| Maharana of Green |
Rajasthan is famous for its palaces. These fabulous fortresses scattered across this storied, and still fascinating, state of India remain as monuments to the enormous wealth and regal whims of their original occupants, the absolute rulers of these erstwhile feudal domains. But the palaces of southwestern Rajasthan, on placid Lake Pichola in Udaipur, hold special fascination for the green traveler. They represent both a glorious past and a promising future.
Udaipur became the new seat of the feudal kingdom of Mewarin the mid-1500s. It took its name from its first maharana (not maharaja, you are pointedly told—the rana suffix denoting a king who never succumbed to conquest). He was Udai Singh II. Today his heir, Shriji Arvind Singh Mewar, still resides in a portion of the massive Udaipur City Palace as the 76th maharana in the dynasty. This makes him a man of history, the latest in what is undeniably among the longest continuous line of royals in the world. But this maharana is also a man of tomorrow. In 2005 the charitable foundation he heads was recognized by a European organization for its pioneering work in solar-powered transportation. More than 2 dozen prototypes for solar vehicles—water taxis, auto rickshaws, motorbikes—are on display at the City Palace. He’s organized international solar rallies on the roads of Rajasthan, and has made it his goal to make Udaipur a solar city and Lake Pichola a fossil-fuel-free zone. He’s also shown great interest in electromagnetic force fields within his palace, working with a company called Environics to neutralize “negative environmental radiation” that, it’s claimed, has yielded a healthier and more productive home and workplace for the majarana, his family, and the many who work and visit here. The maharana’s sole heir, a daughter, is actively involved in the City Palace Shop, which retails artisan crafts, jewelry and reasonably priced clothing made by Anokhi, an “ethical and environmentally friendly” company.
Welcome to the pleasure palace
There are island palaces on Lake Pichola. One of these was built more than 2½ centuries ago by a Mewar prince who, according to local legend, had been told to stop partying with the ladies of his harem at his father’s sumptuous getaway on another island. So he decided to build his own pleasure palace. The foundation stone was laid in 1743. It later became the summer residence for the Medwar family and now consistently ranks as among the world’s best and most romantic hotels, the Taj Lake Palace. And like all properties in the Taj group of hotels, resorts and palaces, this one is climbing the levels of green certification by Green Globe, a leading green hotel certifier. That means you can be assured of earth-friendly cleaning, energy-saving systems, ecologically sound waste treatment and much more. The restaurants not only serve cuisine worthy of the best luxury lodgings in India, they source their ingredients with care and practice excellent hygiene. The hotel conducts several programs to benefit and involve the Udaipur community.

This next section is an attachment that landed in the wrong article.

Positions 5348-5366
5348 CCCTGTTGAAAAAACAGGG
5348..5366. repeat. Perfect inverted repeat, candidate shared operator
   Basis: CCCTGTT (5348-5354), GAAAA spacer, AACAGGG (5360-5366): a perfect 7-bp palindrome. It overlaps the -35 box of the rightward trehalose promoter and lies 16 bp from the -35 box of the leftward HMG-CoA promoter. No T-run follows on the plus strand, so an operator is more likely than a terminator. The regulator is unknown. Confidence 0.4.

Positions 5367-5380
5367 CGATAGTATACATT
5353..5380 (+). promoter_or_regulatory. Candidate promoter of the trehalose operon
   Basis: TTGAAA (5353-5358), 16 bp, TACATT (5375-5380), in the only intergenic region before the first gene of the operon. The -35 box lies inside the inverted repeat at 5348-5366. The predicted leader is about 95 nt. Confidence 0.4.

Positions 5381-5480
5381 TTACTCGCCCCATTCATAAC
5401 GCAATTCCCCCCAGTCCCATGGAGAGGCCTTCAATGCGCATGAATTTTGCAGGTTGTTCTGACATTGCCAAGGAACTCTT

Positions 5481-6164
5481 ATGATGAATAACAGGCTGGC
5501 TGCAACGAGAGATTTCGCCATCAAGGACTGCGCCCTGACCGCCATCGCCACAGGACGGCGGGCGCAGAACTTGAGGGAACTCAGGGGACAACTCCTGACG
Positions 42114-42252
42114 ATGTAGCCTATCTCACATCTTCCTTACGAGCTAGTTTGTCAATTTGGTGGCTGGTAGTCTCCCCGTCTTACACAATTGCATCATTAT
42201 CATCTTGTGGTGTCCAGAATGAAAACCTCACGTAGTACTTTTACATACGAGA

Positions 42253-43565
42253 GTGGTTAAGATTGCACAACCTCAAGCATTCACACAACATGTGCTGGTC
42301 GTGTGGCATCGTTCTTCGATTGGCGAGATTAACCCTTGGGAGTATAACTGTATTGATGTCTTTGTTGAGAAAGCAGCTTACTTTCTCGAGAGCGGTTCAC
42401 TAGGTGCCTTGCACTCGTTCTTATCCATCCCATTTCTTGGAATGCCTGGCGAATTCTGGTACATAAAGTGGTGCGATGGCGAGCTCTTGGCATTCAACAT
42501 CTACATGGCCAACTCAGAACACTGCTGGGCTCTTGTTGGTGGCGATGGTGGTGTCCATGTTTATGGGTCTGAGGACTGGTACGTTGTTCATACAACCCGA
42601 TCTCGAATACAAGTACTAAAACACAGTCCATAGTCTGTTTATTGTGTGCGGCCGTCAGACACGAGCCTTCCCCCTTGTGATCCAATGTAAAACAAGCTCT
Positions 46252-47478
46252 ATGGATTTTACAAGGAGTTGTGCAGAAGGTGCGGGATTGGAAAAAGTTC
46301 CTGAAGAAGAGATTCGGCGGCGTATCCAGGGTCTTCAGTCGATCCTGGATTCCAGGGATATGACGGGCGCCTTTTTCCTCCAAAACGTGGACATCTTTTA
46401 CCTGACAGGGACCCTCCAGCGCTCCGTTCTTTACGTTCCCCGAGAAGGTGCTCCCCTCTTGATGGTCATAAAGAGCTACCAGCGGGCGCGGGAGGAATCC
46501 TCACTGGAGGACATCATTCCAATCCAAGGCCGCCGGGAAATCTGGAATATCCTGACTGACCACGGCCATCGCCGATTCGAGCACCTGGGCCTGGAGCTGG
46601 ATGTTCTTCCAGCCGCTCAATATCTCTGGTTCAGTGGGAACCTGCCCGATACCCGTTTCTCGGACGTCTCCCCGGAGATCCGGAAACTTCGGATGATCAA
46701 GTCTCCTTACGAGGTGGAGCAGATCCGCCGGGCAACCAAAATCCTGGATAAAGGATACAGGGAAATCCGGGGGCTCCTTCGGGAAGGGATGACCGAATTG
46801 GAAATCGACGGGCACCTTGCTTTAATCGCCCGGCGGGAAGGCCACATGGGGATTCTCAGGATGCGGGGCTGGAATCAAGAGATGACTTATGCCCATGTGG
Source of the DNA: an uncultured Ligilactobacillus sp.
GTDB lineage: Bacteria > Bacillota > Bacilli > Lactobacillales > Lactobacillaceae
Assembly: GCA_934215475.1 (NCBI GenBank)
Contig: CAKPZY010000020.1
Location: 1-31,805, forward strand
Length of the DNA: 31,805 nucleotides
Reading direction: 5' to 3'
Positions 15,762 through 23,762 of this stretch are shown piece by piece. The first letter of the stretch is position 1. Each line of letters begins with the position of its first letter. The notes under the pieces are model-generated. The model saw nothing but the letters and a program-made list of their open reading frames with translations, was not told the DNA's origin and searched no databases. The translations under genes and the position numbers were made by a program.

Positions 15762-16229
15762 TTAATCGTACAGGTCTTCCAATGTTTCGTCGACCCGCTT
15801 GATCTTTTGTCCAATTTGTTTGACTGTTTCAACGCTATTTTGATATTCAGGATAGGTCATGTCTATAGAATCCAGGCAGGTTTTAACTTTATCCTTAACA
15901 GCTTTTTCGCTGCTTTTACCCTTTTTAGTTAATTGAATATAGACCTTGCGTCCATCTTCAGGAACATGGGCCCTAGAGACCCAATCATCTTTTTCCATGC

Beyond this, a stay at the Taj Lake Palace will demonstrate in the grandest possible fashion our conviction that green travel can, and must, be great travel. This is royal India. As you admire the frescoes, sculpted stone and decorative gilt moulding, exquisite artifacts and chandeliers, carved and inlaid furnishings, the many pavilions, ponds, patios, gardens and fountains, you can imagine yourself a personal guest of the maharana (whose charitable foundation still owns the property). With the imposing City Palace and the maze of Udaipur across the lake and the Aravallis, the oldest fold mountains in the world, in the distance, your regal retreat is still devoted to pleasure—even if this consists now of being showered in rose petals at your arrival … lazing at what must be one of the most exclusive swimming pools on earth, attended to by pretty ladies in silk saris and handsome young gentlemen in nehru-necked long jackets … or basking in the nightly Rajasthani music and dance in an intimate and elegant interior courtyard where once the maharanas did the very same.